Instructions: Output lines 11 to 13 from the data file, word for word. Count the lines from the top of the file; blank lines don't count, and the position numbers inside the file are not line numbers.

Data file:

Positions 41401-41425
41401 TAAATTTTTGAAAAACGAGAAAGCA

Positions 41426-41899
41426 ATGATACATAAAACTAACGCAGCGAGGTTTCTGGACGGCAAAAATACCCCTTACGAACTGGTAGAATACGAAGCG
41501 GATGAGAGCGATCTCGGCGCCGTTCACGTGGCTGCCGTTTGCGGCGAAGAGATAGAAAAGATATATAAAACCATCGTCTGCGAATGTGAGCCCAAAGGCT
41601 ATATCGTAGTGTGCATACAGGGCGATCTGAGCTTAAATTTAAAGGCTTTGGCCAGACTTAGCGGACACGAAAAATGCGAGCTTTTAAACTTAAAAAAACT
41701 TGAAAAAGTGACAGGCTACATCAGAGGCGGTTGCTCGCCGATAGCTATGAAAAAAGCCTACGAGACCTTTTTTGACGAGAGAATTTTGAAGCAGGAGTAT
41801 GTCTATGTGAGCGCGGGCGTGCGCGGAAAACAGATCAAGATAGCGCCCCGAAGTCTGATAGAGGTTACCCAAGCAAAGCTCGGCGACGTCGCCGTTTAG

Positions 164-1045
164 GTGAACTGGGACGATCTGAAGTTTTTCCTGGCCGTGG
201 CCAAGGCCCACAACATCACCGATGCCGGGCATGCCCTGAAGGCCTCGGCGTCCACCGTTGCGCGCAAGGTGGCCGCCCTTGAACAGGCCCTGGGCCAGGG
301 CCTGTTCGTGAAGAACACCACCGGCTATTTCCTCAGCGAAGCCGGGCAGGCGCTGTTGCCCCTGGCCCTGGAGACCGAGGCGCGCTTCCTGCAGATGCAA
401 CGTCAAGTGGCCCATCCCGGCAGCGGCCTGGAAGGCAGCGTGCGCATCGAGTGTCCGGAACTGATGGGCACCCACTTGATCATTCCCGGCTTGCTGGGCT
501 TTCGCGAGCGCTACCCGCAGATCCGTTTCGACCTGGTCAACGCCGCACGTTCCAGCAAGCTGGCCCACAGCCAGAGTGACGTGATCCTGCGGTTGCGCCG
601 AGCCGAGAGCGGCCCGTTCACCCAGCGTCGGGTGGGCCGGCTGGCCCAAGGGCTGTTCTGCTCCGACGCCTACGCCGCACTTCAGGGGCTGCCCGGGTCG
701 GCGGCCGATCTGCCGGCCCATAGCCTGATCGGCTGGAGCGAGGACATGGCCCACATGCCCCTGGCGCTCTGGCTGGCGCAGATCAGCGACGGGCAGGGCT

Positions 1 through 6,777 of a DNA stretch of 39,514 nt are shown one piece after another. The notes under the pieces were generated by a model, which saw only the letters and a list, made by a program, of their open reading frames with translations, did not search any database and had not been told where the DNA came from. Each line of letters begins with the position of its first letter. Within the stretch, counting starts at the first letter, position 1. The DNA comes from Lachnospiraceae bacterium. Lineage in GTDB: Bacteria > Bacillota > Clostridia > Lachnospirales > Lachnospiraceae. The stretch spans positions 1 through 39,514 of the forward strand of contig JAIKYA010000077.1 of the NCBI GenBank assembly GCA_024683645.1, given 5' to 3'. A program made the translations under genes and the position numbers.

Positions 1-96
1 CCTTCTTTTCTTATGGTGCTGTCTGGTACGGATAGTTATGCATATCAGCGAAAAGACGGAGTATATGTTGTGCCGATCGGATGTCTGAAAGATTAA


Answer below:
201 CCAAGGCCCACAACATCACCGATGCCGGGCATGCCCTGAAGGCCTCGGCGTCCACCGTTGCGCGCAAGGTGGCCGCCCTTGAACAGGCCCTGGGCCAGGG
301 CCTGTTCGTGAAGAACACCACCGGCTATTTCCTCAGCGAAGCCGGGCAGGCGCTGTTGCCCCTGGCCCTGGAGACCGAGGCGCGCTTCCTGCAGATGCAA
401 CGTCAAGTGGCCCATCCCGGCAGCGGCCTGGAAGGCAGCGTGCGCATCGAGTGTCCGGAACTGATGGGCACCCACTTGATCATTCCCGGCTTGCTGGGCT